- Occupational cancer risks – for example; asbestos, diesel engine exhaust, second-hand smoke or excessive sun exposure in several industries such as construction, manufacturing, agriculture and service industries.
The list above includes the preventable causes of cancer, which can be attributed to 38% of cancer cases in the UK in 2015, meaning they could have been avoided through healthier lifestyle habits! However, there are two risk factors we have no control over…
Unpreventable risk factors for cancer
- Age – the biggest and most universal risk factor. Almost 9 in 10 cancer cases in the UK are in those aged 50 or over. This is because DNA damage in cells accumulates over time, so our risk increases as we age.
- Genetics – Some of us inherit faulty genes that increase our cancer risk, known as susceptibility genes. Between 3 and 10 % of all cancers are linked to an inherited susceptibility gene. Well known examples include the BRACA1 and BRACA2 genes for breast and prostate cancers, but there are many more. In this case many women consider a bilateral mastectomy usually after they have had children. For more information on this, visit Target Ovarian Cancer.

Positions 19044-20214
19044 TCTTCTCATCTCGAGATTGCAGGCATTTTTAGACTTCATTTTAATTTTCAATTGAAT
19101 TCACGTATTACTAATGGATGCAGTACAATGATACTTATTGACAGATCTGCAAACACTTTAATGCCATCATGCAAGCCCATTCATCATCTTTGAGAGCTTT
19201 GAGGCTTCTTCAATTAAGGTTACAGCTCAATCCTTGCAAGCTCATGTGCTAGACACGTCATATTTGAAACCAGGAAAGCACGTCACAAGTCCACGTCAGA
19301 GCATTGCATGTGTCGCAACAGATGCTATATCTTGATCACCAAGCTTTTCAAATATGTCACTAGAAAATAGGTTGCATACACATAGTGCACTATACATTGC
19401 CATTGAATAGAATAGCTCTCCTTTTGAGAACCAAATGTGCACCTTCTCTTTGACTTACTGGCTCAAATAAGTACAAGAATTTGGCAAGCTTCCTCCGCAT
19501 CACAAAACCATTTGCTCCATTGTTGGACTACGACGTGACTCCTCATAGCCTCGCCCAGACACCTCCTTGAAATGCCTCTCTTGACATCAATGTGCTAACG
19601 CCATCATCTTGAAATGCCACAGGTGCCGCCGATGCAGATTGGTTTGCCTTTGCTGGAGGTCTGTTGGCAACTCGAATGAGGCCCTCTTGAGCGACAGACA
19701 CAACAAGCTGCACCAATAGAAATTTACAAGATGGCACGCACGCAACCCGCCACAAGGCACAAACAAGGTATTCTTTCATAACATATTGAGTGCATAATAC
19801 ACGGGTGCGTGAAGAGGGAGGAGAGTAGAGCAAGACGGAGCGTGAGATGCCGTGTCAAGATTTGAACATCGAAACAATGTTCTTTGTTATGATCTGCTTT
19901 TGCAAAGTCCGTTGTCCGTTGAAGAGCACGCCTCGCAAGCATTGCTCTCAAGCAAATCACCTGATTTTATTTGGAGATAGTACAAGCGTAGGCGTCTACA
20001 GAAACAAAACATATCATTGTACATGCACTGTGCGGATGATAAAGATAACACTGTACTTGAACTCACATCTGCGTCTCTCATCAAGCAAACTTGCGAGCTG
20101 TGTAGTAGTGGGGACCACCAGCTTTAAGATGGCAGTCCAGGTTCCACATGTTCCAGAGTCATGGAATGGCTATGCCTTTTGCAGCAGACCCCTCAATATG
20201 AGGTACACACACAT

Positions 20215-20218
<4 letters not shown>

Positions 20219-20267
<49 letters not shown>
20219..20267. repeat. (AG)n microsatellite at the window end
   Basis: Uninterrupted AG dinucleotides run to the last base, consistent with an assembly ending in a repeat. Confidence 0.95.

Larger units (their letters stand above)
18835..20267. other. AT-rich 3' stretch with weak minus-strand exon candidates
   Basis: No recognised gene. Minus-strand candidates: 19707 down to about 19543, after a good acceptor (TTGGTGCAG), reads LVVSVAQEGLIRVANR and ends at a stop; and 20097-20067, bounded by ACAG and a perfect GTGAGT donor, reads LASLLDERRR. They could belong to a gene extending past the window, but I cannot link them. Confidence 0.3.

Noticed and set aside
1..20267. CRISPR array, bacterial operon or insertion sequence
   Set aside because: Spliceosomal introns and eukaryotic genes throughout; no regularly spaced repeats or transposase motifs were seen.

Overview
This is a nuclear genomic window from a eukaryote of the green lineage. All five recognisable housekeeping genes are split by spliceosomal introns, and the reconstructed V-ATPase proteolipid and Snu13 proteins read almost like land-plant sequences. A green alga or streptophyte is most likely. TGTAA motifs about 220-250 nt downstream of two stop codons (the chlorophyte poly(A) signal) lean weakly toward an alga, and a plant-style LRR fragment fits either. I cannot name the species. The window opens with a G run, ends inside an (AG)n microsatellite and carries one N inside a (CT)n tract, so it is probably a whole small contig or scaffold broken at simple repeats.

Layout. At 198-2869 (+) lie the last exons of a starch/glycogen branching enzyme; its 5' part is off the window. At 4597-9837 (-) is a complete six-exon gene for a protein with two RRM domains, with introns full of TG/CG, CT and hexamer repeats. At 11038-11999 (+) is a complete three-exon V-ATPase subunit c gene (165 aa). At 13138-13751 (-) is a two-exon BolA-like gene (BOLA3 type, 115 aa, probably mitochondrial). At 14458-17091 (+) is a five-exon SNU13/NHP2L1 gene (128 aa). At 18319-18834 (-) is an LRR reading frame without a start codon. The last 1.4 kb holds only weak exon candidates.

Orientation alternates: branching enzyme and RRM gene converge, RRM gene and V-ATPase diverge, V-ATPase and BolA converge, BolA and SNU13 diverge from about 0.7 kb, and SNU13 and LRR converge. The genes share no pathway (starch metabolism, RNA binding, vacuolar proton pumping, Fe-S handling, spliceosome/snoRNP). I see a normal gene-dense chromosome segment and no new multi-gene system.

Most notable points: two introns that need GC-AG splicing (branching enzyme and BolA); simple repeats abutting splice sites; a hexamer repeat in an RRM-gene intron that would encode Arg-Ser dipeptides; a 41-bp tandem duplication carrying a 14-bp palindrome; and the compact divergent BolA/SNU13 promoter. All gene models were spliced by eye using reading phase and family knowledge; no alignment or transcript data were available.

As of yet we have not discovered an elixir to stop us aging or to correct our DNA mutations. Therefore, the best way to avoid cancer is to have it diagnosed early.
The NHS is fantastic, but it only provides treatment once you’re already sick. Typically, you only see your GP when you experience symptoms, but by the time symptoms are present, the cancer has progressed. Attending a cancer screening in London can detect cancers before they even cause symptoms, meaning treatment options are far more promising.
Cancer screening in London
The best place to attend a cancer screening in London is Echelon Health. Offering the most comprehensive Health Assessments in the world, Echelon’s state-of-the-art technology can detect cancers before they even cause symptoms. Up to seven consultants will be reviewing your results, each reporting on their particular area of expertise. If something worrisome is detected, you will be immediately referred to a leading specialist for treatment, or your GP will facilitate a referral through the NHS if you’d prefer.
Lives have been saved through attending our Health Assessments – to view our case studies, click here.Make an Enquiry